Sunday, 13 December 2009

Scoonie GC and Falkland GC course nos 239 and 240

I played these courses on 13 December 2009 on a cold, clear and windless day with a heavy frost lasting all day. By the time I got to the Forth Road Bridge there was dense freezing fog and it looked as though golf was pretty unlikely. I pressed on to Leven, where the fog cleared and to my amazement Scoonie was actually open, though with winter greens and frozen ground. This is a view across the course to the sea and the sunrise. It really was as cold as it looks!

Scoonie is on the main road to St Andrews and is another excellent course operated by Fife Council. It is 5133 yards off the yellow tees and a par 67. With winter greens in play, it was playing a bit shorter but the unpredictable bounces off the frozen ground made the course quite tricky. I birdied the short par 4 second hole and particularly liked the 5th and 6th on the front 9. Both of those holes run alarmingly close to the main road and care was needed to avoid a hook off those tees. This is the 5th, a 282 yard hole.

The back 9 is pretty good too, with greater variety to the holes. The 13th was totally bizarre and the shortest hole I've played in a long time. At 104 yards normally, a winter tee and temporary green had reduced it to 55 yards accordingly my state of the art laser range finder. I missed the tiny green and took 4 - though the extreme slope on the green didn't help. I thought the best hole on the course was the 15th, a 412 yard par 4, with a downhill dog leg second shot. I managed to get round in 78, net one under par. Although the normal greens were out of play, the surfaces looked really good and I really liked the layout and enjoyed the walk. The clubhouse was pretty basic, but very welcoming for all that and the hot soup and sausage rolls afterwards were a treat on a bitterly cold day. Scoonie is well worth playing and a real bargain at £10. There are many other courses to play, but I'd happily go back when thermals and a woolly hat could be left at home and the full course was at its best. Another good local course, unpretentiously nestling over the fence the more famous Leven GC.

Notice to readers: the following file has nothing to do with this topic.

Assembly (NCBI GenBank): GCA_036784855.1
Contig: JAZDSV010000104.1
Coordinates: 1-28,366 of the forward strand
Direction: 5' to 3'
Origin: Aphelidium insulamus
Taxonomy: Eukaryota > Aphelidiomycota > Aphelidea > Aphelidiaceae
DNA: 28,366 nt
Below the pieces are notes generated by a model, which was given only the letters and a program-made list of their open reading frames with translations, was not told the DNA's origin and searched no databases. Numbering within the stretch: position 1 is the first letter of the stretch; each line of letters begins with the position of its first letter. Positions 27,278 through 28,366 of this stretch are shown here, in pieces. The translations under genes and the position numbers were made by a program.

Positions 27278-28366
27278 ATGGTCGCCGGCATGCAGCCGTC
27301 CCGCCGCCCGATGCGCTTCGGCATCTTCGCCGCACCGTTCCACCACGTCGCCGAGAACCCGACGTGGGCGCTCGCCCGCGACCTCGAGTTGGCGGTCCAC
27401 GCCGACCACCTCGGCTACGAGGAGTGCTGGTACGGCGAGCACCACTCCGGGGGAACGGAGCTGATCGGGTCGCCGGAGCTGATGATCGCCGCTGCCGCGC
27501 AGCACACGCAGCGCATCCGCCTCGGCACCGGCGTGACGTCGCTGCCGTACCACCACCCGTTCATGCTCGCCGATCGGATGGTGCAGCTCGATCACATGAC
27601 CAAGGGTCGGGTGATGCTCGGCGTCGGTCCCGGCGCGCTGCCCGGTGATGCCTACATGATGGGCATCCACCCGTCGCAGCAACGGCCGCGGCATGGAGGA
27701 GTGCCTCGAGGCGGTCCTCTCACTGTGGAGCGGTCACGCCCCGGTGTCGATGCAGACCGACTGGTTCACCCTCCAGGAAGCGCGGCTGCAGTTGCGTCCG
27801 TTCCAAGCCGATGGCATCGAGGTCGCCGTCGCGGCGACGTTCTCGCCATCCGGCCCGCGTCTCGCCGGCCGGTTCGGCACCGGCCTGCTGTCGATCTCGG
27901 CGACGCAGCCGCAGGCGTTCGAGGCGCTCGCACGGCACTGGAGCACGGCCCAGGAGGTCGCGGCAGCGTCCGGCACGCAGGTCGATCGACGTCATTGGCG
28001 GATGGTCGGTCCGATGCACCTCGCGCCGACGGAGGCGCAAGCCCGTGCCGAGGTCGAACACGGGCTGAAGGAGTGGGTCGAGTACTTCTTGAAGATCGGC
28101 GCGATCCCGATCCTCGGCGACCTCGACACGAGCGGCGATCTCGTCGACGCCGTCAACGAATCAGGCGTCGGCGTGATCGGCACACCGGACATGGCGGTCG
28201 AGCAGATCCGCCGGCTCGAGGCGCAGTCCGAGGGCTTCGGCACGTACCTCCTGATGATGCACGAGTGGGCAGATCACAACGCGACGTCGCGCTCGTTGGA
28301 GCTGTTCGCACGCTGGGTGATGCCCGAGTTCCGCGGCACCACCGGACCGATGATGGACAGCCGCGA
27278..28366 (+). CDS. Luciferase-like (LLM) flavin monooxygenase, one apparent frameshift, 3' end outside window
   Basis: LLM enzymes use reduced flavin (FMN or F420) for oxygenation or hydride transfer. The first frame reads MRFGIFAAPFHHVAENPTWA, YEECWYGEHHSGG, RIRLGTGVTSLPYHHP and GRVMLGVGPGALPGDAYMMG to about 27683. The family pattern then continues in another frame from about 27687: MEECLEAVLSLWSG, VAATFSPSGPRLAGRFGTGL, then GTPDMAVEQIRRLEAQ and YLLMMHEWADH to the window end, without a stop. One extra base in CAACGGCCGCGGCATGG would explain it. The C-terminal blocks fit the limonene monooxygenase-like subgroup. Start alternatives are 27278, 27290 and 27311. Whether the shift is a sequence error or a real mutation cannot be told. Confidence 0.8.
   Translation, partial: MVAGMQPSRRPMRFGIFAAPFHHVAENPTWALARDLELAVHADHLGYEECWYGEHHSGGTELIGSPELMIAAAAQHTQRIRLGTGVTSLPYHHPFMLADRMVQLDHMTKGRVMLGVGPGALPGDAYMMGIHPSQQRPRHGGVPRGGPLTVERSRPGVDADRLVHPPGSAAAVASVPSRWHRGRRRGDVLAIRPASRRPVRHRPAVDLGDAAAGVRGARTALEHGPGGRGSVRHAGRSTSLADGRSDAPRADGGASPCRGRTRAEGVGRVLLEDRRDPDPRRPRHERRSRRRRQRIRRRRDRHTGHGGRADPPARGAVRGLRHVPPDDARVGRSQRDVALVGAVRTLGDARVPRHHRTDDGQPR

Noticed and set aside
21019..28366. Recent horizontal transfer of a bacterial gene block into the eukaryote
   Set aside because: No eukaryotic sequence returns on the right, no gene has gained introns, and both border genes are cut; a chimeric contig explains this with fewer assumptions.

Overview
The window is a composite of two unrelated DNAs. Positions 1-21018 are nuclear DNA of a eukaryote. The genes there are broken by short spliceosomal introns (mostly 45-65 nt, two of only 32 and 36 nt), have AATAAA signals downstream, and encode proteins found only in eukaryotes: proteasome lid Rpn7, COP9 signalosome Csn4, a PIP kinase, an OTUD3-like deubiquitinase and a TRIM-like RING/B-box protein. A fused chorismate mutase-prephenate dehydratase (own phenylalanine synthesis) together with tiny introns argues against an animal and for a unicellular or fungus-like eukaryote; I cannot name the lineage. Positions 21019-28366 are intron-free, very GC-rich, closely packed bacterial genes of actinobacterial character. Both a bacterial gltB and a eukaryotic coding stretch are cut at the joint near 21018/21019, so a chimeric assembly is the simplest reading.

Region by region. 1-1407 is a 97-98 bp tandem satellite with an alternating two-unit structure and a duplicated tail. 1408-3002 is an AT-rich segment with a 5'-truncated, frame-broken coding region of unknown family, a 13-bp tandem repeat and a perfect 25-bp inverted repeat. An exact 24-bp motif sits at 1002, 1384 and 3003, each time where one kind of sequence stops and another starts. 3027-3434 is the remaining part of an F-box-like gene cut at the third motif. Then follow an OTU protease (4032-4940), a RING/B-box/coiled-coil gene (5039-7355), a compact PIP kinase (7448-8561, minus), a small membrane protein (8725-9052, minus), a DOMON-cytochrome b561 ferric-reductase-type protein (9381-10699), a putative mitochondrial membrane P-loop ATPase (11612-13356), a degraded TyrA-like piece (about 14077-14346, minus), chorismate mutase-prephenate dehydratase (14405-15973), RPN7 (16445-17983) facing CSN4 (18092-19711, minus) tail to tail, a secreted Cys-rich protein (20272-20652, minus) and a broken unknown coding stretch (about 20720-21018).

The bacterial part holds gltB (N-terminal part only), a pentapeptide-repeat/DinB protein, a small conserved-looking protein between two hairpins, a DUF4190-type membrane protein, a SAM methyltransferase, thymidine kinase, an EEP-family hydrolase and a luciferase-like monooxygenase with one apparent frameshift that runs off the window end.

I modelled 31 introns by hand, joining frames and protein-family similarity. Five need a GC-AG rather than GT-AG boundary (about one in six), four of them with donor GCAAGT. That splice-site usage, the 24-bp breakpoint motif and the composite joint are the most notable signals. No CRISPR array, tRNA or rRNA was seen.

Falkland Golf Club was simply great fun and one of the best 9 hole courses I've played in a long time. Being out in the countryside, it was even more frosty than Scoonie, but I was assured in the clubhouse that it never closed and yes, "it was perfectly playable."

I was also invited to choose whether to play to the greens or to the temporary ones nearby. One look at the frozen course and it was obvious that the responsible option was the temporary greens. I really liked Falkland, from the cosy and warm little clubhouse, the genuine welcome and interest in what we were doing to raise funds for cancer research, to the course itself. Any club that puts up fairy lights around the first tee at Christmas time deserves a visit.

The first hole turned out to be devilishly tight, with out of bounds tight on the left, and with all 5 of the members in the clubhouse looking on, I managed to hit the fairway, to a round of applause from my indoor audience. Needless to say on such a cold day, I'd the course to myself, as none of the members felt the need to be out there. I parred the first 3 holes and birdied the 4th. The second hole was odd as the wide fairway was shared with a full sized football pitch, complete with changing rooms and a small shelter. At 476 yards par 5 and stroke index 1, it was formidable indeed, but I did wonder how things were on match days. There was a notice politely asking footballers to avoid walking over the teeing ground and the footprints in the frost showed that golfers avoided walking on the pitch, but is golf suspended when the football is on? I wonder....

the photo above is a view of the 6th green - a lovely winter scene.
By the time I got to the 9th tee, I was still on par and headed for a pretty good score, even on a shortened course with temporary greens. A good straight drive later and I had 90 yards to go, except I'd forgotten about the sunken stream traversing the first and ninth. I nearly fell trying get my ball and took a 6, to finish the round in 2 over par. My first tee audience had gone home by now and the clubhouse was closed. A shame, since I wanted to tell them that I'd really enjoyed playing their lovely little course. I'll maybe go back sometime, hopefully avoiding the water on the 9th. This is a view up the last hole, with Falkland Palace in the distance.

I wandered around the old village for a while. Falkland Palace was closed, but it looked stunning in the frost and fading light and the narrow streets were deserted apart from the odd tourist lingering, like me, to enjoy the last of the day.

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